Measuring Your Impact: Impact Factor, Citation Analysis, and other Metrics: Other Metrics/ Altmetrics
AltMetrics / Scientometrics 2.0
number of downloads and the number of social bookmarks for an article,
with the number of citations an article has received. Using Web 2.0
technology to assess the value of the scholarship or more specifically,
“the creation and study of new metrics based on the Social Web for
analyzing, and informing scholarship” is known as “altmetrics” (Jason Priem, Dario Taraborelli, Paul Groth, and Cameron Neylon, 2010. “Alt–metrics: A manifesto,” at http://altmetrics.org/manifesto/). Altmetrics are not meant to replace citation counts or the h-index, but instead compliment the metrics with additional data. Eysenbach (2011) found the number of tweets about a research article, within the first three days of an article’s publication, can predict
which articles will be highly cited. Articles that were tweeted highly
on Twitter were more likely to be cited more often in scholarly papers
later. Eysenbach notes, “Correlation is not causation, and it harder to
decide whether extra citations are a result of the social media buzz,
or whether it is the underlying quality of an article or newsworthiness
that drives both the buzz and the citations — it is likely a combination
of both. (Eysenbach, 2011. “Can Tweets predict citations? Metrics of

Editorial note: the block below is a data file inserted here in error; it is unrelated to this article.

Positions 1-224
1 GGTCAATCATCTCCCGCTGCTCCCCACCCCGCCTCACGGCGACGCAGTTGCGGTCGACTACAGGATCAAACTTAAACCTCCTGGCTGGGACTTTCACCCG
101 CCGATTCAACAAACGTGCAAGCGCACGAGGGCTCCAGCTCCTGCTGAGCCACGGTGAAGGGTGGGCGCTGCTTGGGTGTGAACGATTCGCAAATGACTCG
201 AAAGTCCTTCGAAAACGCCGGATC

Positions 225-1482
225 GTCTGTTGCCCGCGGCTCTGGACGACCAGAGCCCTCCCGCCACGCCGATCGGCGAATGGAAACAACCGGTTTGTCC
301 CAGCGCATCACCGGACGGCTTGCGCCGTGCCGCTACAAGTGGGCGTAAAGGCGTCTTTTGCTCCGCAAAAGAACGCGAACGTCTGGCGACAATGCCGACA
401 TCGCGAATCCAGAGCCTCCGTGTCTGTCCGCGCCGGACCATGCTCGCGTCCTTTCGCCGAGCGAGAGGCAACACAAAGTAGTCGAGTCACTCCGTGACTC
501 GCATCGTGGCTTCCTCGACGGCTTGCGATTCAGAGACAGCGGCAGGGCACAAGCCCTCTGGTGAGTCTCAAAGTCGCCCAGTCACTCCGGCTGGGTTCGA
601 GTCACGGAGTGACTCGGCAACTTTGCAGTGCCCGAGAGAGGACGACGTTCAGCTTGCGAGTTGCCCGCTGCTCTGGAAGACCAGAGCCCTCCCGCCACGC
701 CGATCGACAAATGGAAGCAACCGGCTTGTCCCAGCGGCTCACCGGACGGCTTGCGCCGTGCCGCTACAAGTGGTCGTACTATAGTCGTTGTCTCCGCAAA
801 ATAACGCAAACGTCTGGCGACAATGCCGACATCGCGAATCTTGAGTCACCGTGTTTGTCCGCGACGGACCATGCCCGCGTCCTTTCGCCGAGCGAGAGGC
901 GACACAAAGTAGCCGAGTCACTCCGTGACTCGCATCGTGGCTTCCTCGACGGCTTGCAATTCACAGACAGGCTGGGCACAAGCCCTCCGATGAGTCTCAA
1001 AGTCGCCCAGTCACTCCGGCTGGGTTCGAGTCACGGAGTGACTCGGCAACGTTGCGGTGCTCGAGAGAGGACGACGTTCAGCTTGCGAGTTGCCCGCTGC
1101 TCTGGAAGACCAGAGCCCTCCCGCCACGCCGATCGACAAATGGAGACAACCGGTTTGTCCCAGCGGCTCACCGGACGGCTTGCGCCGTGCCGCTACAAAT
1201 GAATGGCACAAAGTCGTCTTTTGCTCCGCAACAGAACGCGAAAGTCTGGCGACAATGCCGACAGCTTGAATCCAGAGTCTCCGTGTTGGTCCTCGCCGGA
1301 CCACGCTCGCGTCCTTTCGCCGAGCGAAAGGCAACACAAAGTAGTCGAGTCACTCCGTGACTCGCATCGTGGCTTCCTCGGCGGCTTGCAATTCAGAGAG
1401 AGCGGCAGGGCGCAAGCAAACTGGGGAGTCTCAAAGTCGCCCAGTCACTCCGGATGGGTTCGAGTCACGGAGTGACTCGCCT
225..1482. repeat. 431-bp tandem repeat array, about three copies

social impact based on Twitter and correlation with traditional metrics
of scientific impact,” Journal of Medical Internet Research, volume 13,
number 4, at http://www.jmir.org/2011/4/e123/). More on this topic can be at:
has begun to track impact metrics beyond just citation counts and have
developed software that will track the number of times an article is
shared using social networking tools such as CiteuLike, Connotea,
Facebook and Mendeley.
quantity of attention that a scholarly article has received through
Scholars enter information about the articles, such as the DOI
to generate an impact report (may provide the number of times an article
has been liked on Facebook, tweeted, cited in publications, viewed at
the publisher Web site, or shared on social bookmarking tools such as
Delicious, Mendeley, or CiteULike).
Scholars enter the PubMed PMID to generate an impact report.
Citation analysis can be used to determine the citation impact of authors, articles, and journals.
Beyond basic citation counts, there are measures such as the h-index and the g-index which are used to quantify the impact of an individual author.
This method relies on usage data such as the number of downloads for an article to help determine impact.
Journal impact factor:
To rank journals within a discipline or a sub-discipline, or to determine the average citation count for a journal use Journal Citation Reports ( from Thomson Reuters) or SCImago (from Elsevier).
Scientometrics 2.0/ Altmetrics:
There is a growing movement examining the measurement of scholarly impact drawn from Web 2.0 data. (Priem and Hemminger, 2010).
Other Metrics/ Altmetrics - Measuring Your Impact: Impact Factor, Citation Analysis, and other Metrics - Subject & Course Guides at University of Illinois at Chicago